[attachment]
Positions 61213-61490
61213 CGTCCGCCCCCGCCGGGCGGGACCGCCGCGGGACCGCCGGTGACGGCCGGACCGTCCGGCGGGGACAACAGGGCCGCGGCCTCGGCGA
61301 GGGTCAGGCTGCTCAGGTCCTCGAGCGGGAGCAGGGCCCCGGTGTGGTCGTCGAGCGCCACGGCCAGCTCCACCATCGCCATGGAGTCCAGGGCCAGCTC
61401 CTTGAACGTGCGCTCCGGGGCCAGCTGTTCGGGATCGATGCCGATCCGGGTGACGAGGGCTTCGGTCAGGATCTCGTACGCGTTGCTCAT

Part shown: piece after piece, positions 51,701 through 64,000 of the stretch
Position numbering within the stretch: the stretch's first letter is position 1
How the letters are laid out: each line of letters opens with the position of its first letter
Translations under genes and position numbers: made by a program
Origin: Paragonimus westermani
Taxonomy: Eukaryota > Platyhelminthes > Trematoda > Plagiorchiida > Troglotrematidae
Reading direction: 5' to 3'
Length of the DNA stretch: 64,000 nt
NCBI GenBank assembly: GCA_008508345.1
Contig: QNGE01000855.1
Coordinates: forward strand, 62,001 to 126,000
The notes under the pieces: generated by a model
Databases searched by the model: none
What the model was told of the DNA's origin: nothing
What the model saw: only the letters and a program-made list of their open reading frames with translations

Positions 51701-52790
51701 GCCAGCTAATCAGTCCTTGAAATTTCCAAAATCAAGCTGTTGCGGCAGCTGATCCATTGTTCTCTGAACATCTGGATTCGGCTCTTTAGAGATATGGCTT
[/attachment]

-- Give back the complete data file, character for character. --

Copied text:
Positions 61213-61490
61213 CGTCCGCCCCCGCCGGGCGGGACCGCCGCGGGACCGCCGGTGACGGCCGGACCGTCCGGCGGGGACAACAGGGCCGCGGCCTCGGCGA
61301 GGGTCAGGCTGCTCAGGTCCTCGAGCGGGAGCAGGGCCCCGGTGTGGTCGTCGAGCGCCACGGCCAGCTCCACCATCGCCATGGAGTCCAGGGCCAGCTC
61401 CTTGAACGTGCGCTCCGGGGCCAGCTGTTCGGGATCGATGCCGATCCGGGTGACGAGGGCTTCGGTCAGGATCTCGTACGCGTTGCTCAT

Part shown: piece after piece, positions 51,701 through 64,000 of the stretch
Position numbering within the stretch: the stretch's first letter is position 1
How the letters are laid out: each line of letters opens with the position of its first letter
Translations under genes and position numbers: made by a program
Origin: Paragonimus westermani
Taxonomy: Eukaryota > Platyhelminthes > Trematoda > Plagiorchiida > Troglotrematidae
Reading direction: 5' to 3'
Length of the DNA stretch: 64,000 nt
NCBI GenBank assembly: GCA_008508345.1
Contig: QNGE01000855.1
Coordinates: forward strand, 62,001 to 126,000
The notes under the pieces: generated by a model
Databases searched by the model: none
What the model was told of the DNA's origin: nothing
What the model saw: only the letters and a program-made list of their open reading frames with translations

Positions 51701-52790
51701 GCCAGCTAATCAGTCCTTGAAATTTCCAAAATCAAGCTGTTGCGGCAGCTGATCCATTGTTCTCTGAACATCTGGATTCGGCTCTTTAGAGATATGGCTT